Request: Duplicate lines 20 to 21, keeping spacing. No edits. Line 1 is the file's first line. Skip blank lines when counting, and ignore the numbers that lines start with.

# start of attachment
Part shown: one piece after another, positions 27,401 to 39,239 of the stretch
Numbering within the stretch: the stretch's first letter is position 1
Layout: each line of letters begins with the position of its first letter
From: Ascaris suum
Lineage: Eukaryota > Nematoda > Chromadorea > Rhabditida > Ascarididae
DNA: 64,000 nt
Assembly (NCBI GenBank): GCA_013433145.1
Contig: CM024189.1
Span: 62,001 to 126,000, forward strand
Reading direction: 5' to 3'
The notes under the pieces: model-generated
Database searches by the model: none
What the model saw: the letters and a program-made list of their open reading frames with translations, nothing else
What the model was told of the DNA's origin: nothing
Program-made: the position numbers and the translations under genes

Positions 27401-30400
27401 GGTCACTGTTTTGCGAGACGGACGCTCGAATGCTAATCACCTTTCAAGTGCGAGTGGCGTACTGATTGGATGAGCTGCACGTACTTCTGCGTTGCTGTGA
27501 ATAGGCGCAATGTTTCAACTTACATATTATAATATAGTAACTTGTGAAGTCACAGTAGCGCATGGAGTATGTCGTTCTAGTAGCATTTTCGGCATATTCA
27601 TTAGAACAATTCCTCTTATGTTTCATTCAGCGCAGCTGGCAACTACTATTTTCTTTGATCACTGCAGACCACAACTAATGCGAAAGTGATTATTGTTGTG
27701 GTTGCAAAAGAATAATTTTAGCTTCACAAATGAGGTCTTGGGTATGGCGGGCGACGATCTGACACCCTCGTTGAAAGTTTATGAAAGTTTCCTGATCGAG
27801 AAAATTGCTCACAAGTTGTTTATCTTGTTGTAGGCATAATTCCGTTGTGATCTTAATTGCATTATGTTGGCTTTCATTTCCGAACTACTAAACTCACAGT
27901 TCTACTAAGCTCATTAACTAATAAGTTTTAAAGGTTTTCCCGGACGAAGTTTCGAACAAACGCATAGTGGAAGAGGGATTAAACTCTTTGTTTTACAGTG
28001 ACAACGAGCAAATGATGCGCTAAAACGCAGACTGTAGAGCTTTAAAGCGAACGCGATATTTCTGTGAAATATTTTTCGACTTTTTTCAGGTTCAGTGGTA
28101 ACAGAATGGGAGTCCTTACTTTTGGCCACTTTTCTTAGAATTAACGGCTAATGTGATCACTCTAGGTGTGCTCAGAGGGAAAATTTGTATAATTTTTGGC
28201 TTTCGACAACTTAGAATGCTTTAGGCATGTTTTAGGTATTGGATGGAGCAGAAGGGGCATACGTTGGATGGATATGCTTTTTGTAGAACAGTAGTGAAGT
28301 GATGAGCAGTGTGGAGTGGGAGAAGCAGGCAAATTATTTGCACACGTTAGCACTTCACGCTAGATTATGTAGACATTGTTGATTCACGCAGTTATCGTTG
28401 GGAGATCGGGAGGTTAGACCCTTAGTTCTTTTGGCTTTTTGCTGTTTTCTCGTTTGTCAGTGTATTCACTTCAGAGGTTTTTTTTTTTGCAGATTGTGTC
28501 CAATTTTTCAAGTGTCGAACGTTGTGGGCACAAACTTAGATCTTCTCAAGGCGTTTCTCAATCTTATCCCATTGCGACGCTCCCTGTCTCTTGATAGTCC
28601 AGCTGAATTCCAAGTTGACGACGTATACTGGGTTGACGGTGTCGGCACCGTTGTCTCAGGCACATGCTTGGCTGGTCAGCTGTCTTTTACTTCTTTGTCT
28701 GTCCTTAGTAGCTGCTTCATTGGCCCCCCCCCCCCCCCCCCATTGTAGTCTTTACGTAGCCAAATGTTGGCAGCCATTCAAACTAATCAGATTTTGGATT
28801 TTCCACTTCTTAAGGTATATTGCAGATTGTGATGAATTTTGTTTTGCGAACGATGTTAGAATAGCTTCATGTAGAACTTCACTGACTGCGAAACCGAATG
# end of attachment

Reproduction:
27701 GTTGCAAAAGAATAATTTTAGCTTCACAAATGAGGTCTTGGGTATGGCGGGCGACGATCTGACACCCTCGTTGAAAGTTTATGAAAGTTTCCTGATCGAG
27801 AAAATTGCTCACAAGTTGTTTATCTTGTTGTAGGCATAATTCCGTTGTGATCTTAATTGCATTATGTTGGCTTTCATTTCCGAACTACTAAACTCACAGT